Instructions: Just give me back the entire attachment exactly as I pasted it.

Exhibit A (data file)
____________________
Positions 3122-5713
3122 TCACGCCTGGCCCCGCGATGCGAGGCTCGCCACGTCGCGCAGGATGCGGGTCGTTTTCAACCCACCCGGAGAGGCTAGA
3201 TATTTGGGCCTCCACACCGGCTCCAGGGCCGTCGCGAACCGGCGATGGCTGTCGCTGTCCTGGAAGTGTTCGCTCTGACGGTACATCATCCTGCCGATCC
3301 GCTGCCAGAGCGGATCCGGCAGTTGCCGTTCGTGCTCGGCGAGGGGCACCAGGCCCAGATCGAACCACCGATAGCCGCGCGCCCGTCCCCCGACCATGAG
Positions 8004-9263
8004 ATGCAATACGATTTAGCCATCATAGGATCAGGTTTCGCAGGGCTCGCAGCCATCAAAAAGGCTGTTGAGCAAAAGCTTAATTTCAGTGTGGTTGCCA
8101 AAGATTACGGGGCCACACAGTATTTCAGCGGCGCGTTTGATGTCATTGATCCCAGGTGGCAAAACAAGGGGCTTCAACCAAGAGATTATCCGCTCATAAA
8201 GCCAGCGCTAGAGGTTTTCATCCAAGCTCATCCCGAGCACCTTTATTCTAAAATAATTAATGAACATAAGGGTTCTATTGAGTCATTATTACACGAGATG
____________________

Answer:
Positions 3122-5713
3122 TCACGCCTGGCCCCGCGATGCGAGGCTCGCCACGTCGCGCAGGATGCGGGTCGTTTTCAACCCACCCGGAGAGGCTAGA
3201 TATTTGGGCCTCCACACCGGCTCCAGGGCCGTCGCGAACCGGCGATGGCTGTCGCTGTCCTGGAAGTGTTCGCTCTGACGGTACATCATCCTGCCGATCC
3301 GCTGCCAGAGCGGATCCGGCAGTTGCCGTTCGTGCTCGGCGAGGGGCACCAGGCCCAGATCGAACCACCGATAGCCGCGCGCCCGTCCCCCGACCATGAG
Positions 8004-9263
8004 ATGCAATACGATTTAGCCATCATAGGATCAGGTTTCGCAGGGCTCGCAGCCATCAAAAAGGCTGTTGAGCAAAAGCTTAATTTCAGTGTGGTTGCCA
8101 AAGATTACGGGGCCACACAGTATTTCAGCGGCGCGTTTGATGTCATTGATCCCAGGTGGCAAAACAAGGGGCTTCAACCAAGAGATTATCCGCTCATAAA
8201 GCCAGCGCTAGAGGTTTTCATCCAAGCTCATCCCGAGCACCTTTATTCTAAAATAATTAATGAACATAAGGGTTCTATTGAGTCATTATTACACGAGATG